Clojure - Zero to Hero in 20 days
It seems that many developers is discovering or need to develop software that runs on multiple cores, and with processor price drop, it became very easy to so.
But dispite the hardware price has dropped dramaticaly and cloud computing made it easy to setup an VM, we, as developers face many challenges on building these types of systems.
Enter Functional Programming
OO programming is in most cases the core of the development for the majority of developers, but dispite the great advantages it brought, sometimes i have side effects that are very difficult to debug.
Functional programming on the other hand, has a very simple approach. Many will say that's the immutability is one of its great advantage (more about this later..)
I had read about functional languages before, Haskell, Earlang, Scala, but I chose Clojure mainly because it's a Lisp (more on that on next post) and is a very beautiful designed language.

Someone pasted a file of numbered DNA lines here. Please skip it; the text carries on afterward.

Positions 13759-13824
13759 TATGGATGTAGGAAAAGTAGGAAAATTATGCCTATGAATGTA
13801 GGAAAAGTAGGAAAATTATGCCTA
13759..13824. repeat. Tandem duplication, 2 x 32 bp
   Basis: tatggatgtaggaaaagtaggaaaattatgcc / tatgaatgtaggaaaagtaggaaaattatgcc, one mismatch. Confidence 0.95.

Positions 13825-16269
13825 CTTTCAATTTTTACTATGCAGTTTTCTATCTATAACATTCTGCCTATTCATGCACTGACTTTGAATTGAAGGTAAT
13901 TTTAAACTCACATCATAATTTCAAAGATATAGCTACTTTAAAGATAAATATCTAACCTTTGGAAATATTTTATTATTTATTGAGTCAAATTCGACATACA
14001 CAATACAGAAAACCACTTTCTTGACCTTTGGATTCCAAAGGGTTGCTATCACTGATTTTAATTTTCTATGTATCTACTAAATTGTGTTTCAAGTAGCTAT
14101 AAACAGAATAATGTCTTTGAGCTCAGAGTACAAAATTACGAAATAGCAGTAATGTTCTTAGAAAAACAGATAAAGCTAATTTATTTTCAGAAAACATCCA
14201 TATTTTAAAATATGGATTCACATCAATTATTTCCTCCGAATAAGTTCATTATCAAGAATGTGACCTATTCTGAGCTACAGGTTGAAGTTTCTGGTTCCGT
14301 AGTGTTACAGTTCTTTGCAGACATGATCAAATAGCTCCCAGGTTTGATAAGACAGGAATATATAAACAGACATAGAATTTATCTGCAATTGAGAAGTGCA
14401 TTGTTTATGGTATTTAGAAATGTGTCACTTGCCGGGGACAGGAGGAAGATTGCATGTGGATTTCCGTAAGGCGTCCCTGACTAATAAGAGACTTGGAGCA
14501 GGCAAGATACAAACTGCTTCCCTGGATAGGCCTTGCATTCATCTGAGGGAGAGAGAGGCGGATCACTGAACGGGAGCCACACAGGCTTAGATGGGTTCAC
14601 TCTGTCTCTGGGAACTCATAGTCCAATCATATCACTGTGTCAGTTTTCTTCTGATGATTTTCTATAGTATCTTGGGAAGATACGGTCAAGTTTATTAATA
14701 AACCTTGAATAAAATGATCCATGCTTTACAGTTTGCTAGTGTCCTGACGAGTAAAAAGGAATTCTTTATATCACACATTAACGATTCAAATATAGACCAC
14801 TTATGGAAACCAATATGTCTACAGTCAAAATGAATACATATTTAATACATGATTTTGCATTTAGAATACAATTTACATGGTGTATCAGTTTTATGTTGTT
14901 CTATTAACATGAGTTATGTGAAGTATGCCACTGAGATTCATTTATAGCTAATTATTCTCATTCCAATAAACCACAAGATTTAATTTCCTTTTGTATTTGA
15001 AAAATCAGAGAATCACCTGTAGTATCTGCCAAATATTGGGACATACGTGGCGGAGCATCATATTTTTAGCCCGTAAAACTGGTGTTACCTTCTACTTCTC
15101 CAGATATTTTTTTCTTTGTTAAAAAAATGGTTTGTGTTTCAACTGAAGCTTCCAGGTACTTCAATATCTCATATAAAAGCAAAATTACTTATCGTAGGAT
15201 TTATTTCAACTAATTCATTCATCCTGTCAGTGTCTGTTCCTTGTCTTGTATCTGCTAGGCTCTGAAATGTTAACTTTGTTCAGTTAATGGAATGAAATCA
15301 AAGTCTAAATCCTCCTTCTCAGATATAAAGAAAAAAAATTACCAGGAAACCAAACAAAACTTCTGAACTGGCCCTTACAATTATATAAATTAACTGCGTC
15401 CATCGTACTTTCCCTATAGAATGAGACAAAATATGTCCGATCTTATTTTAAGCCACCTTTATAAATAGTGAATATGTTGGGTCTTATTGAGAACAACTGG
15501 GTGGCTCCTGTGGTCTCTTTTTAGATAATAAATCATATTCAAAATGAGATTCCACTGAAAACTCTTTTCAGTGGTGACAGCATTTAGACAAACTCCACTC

Tools of trade
After deciding that i'd learn Clojure from the ground up for the next 20 days (Vacation time), i had to choose the tools for the task, so …
Emacs seamed to be right choice for many reasons, here some of them.
- Emacs is basically a List interpreter with editing capabilities
- Hightly customizable
For automating Clojure projects without setting your hair on fire as its site says, is de facto tool for working with Clojure projects the easiest way possible.
For testing, I will using clojure.test and test.check that a very interesting approach called proprety based testing. Let's see.
First snipet is a tracional unit test with just one test. The second one for the other hand, we write properties about your function that should hold true for all inputs and it's very powerful because it can cover much more ground than i'd with unit tests.
That's it for now. Tomorrow I'll continue diving into the language itself and why it attracted me so much.